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Honduran President Juan Orlando Hernandez said the Central American nation had activated its emergency system and asked people to remain calm.
The earthquake was also felt across northern Central America, this prompted the US Tsunami Warning Centre to issue a statement that hazardous tsunami waves were possible within 621 miles of the quake’s epicentre.
These included the coastal areas of Jamaica, Mexico, Cuba, Belize, Costa Rica, Panama, Cayman Islands, Honduras, Nicaragua, Guatemala, Puerto Rico and the Virgin Islands.
According to the US Geological Survey, the quake was very shallow and this would have amplified the effect of a tsunami
The US Tsunami Center later cancelled the alert, but warned some parts of Honduras and Belize were still at risk from waves of up to a metre.
In Honduras, firefighters said some residents in southern neighbourhoods fled their homes after feeling the tremors.
There were no reports of damage.
The magnitude 7.6 earthquake was one of the strongest ever measured in the region, occurred almost eight years after a 7.0 magnitude quake devastated Haiti on January 12, 2010.
Meanwhile, it has been revealed that ninety-two earthquakes were recorded in Jamaica last year.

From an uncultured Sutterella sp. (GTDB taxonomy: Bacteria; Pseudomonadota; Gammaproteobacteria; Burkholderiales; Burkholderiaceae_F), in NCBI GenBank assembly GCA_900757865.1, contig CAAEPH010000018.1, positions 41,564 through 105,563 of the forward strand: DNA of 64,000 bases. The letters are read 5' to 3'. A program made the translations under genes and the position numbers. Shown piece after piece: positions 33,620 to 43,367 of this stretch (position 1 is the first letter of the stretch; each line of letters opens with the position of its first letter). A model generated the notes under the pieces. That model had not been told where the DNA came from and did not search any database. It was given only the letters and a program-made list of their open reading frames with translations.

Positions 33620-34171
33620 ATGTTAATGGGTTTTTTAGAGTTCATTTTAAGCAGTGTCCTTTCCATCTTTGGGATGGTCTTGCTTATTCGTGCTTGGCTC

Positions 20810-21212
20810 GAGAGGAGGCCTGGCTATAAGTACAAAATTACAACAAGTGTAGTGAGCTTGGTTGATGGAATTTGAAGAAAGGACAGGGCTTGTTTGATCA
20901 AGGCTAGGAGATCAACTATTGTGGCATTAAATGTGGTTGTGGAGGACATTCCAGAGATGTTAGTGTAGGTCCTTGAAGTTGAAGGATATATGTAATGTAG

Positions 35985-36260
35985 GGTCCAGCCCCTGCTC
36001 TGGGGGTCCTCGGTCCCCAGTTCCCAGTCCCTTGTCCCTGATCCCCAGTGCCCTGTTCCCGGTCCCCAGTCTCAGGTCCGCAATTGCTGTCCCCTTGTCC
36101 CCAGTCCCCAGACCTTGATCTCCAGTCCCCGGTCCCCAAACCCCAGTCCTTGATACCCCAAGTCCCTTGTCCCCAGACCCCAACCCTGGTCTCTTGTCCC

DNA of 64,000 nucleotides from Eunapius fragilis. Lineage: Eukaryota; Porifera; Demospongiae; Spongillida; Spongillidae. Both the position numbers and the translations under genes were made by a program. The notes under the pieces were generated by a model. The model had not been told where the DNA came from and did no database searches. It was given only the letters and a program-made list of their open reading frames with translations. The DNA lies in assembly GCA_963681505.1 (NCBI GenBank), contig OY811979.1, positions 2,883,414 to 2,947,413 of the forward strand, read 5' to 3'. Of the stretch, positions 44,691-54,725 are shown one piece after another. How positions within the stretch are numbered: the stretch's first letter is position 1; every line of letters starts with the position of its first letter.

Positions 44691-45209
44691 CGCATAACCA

Scientific Officer at the Earthquake Unit at The University of the West Indies Mona Campus, Karleen Black, says felt earthquake reports were received for eight events with magnitudes ranging from 3.1 to 3.6.
Speaking at the launch of Earthquake Awareness Week on Monday, Black said while Jamaica has experienced several tremors, the last major event was the great Kingston earthquake of 1907, which caused more than 1 000 deaths, damaged numerous buildings and started several fires.
The 1692 Port Royal quake was perhaps the largest and most damaging, with about 5 000 deaths from the quake itself and the subsequent outbreak of yellow fever. A section of the town sank into the sea.
Earthquake Awareness Week is being observed from January 7-13 under the theme Preparing for the Quake Helps Reduce Damage After the Shakes.